The Cree bulbs also have a "normal" looking package as compared to the now-familiar curly CFL. These LED bulbs also have a coated glass bulb, rather than a plastic covering like many other LEDs have had. Although the LED bulbs are not drastically more efficient than CFLs, the LED bulbs are also instant-on and are dimmable, which are features many CFLs do not have.

Cree is rolling out a selection of order viagra no perscription slogans to try to promote these bulbs, including "The Biggest Thing Since the Light Bulb," and "Its non-weird shape emits non-weird light." The company also is touting the below $10 price, although both of the 60-watt equivalents are priced somewhat higher. Nevertheless, this is cheap levitra generic still a big move in the lighting market.

Hat tip: Studio Z


FEB 20

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New Database to Help Increase Environmental Responsibility of Ocean Power
Written by Sarah Rich on 20/02/13   

In collaboration with the International Energy Agency, the United States Department of Energy (DOE) recently launched a new database that brings together environmental monitoring and worldwide ocean energy development efforts. Called Tethys, the database will show the interrelationship between processes in nature and ocean power technology, and will function as a resource to help keep environmental responsibility at the forefront of ocean-based energy production projects.

Named after the Greek titaness of the ocean, Tethys will help industry regulators and energy project developers alike identify possible environmental effects of the efforts to gain sustainable, clean energy from the world’s oceans. Tethys offers real-world data that accounts for the interconnectedness of cialis online sales oceanic ecosystems and technology, and offers insight on the interactions between energy-producing machines, marine wildlife, and the physical processes of the ocean. Having all of this data compiled together-- from tidal current turbines projects to published studies on offshore wind farms and marine mammals--will allow for a safer expansion of ocean power. According to the DOE’s announcement, the database also has an accompanying report that highlights research on ways to ordering viagra online monitor ocean energy projects and possible environmental effects.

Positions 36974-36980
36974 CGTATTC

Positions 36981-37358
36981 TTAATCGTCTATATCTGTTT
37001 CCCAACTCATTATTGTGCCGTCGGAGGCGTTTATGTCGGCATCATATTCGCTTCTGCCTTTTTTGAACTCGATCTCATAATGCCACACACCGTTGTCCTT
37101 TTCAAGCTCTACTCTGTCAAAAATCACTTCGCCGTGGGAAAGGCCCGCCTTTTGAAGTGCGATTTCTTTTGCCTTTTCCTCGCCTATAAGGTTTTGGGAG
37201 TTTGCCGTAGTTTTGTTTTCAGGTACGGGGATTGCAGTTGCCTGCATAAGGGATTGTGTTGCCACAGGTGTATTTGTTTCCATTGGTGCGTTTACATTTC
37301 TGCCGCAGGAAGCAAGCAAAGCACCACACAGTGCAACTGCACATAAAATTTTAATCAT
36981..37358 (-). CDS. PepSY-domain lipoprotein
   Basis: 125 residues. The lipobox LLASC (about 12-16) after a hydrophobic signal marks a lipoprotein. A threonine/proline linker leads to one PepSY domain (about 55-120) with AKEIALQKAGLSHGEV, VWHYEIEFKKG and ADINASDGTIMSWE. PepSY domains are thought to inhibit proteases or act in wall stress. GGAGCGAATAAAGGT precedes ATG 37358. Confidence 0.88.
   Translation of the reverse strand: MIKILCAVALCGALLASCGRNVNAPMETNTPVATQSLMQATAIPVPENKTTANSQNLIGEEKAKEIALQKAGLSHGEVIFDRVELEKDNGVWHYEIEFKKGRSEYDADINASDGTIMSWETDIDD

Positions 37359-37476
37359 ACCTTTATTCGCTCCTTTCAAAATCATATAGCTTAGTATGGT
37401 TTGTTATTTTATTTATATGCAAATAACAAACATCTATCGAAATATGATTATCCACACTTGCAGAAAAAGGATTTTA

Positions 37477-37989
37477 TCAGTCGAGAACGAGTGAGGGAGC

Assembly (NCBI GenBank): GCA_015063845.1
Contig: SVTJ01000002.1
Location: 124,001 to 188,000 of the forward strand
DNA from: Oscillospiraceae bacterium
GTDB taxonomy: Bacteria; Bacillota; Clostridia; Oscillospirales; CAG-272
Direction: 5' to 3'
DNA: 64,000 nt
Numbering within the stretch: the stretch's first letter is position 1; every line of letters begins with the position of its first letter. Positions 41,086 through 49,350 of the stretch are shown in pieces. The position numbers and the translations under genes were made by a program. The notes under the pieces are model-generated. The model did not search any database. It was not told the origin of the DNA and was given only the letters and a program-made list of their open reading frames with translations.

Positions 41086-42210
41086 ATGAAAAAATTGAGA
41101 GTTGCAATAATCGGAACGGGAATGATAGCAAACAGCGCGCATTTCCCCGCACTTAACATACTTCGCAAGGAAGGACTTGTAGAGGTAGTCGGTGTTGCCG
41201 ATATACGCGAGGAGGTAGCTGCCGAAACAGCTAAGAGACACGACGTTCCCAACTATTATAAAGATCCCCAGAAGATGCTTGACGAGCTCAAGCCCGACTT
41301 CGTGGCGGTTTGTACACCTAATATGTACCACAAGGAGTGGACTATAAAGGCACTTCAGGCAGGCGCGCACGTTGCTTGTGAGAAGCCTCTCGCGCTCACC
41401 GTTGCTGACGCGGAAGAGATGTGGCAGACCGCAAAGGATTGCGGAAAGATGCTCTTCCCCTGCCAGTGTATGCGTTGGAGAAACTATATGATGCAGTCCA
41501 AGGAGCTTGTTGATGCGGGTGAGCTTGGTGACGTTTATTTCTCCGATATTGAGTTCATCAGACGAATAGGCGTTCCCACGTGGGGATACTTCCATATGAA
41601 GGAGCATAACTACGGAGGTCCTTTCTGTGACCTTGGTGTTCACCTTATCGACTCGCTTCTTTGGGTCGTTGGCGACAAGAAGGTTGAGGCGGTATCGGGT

The world’s oceans offer immense potential for alternative energy development. As with any alternative energy resource, however, ocean power developers must taken into account any negative environmental impacts from the technology in order for ocean power to be a truly renewable source of energy. As a living document, Thethys will constantly increase our global understanding of the ocean as new projects and new research data arise. In order to expand Tethys’s usefulness for current and future ocean power projects, the DOE encourages researchers to submit their studies to the database.

You can view an interactive map of Tethys here, and check out the technological developments in and environmental research on oceans around the world.

image: CC by 2.0 by Phil Manker

via: US Department of Energy


APR 22

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Enhanced Plant Oil Production May Boost Biofuels
Written by Philip Proefrock on 22/04/13   

A new development using genes from algae to engineer plants to store oils in their leaves could lead to best price cialis improvements in both biofuel production and the manufacture of animal feed. Researchers from Michigan State University have made plants with oily leaves, which were demonstrated when worms fed these leaves grew fatter than worms fed the unmodified version of the plants.

Most plant oils are stored in the seeds of the plant, and can be difficult to extract. But plants that store oils in their stems and leaves can be more easily processed to extract those oils. They also may produce greater quantities of oil than the original plants.

In addition to the potential use in biofuels, producing plants that store more oils in their leaves could also be a benefit for animal feed. Greater nutrition density from the same amount of crop could help feed more animals from the same area of cropland.

The lead scientist, MSU professor of biochemistry and molecular biology Christoph Benning, stated, "Many researchers are trying to enhance plants’ energy density, and this is another way of approaching it. It’s a proof-of-concept that could be used to boost plants’ oil production for biofuel use as well as improve the nutrition levels of pill price viagra animal feed."

Ongoing research will next move from demonstration of the concept to begin to explore specific applications "to enhance oil production in grasses and 100 mg viagra us pharmacy algae that have economic value."

image: by Rosendahl/Wikimedia Commons - Public Domain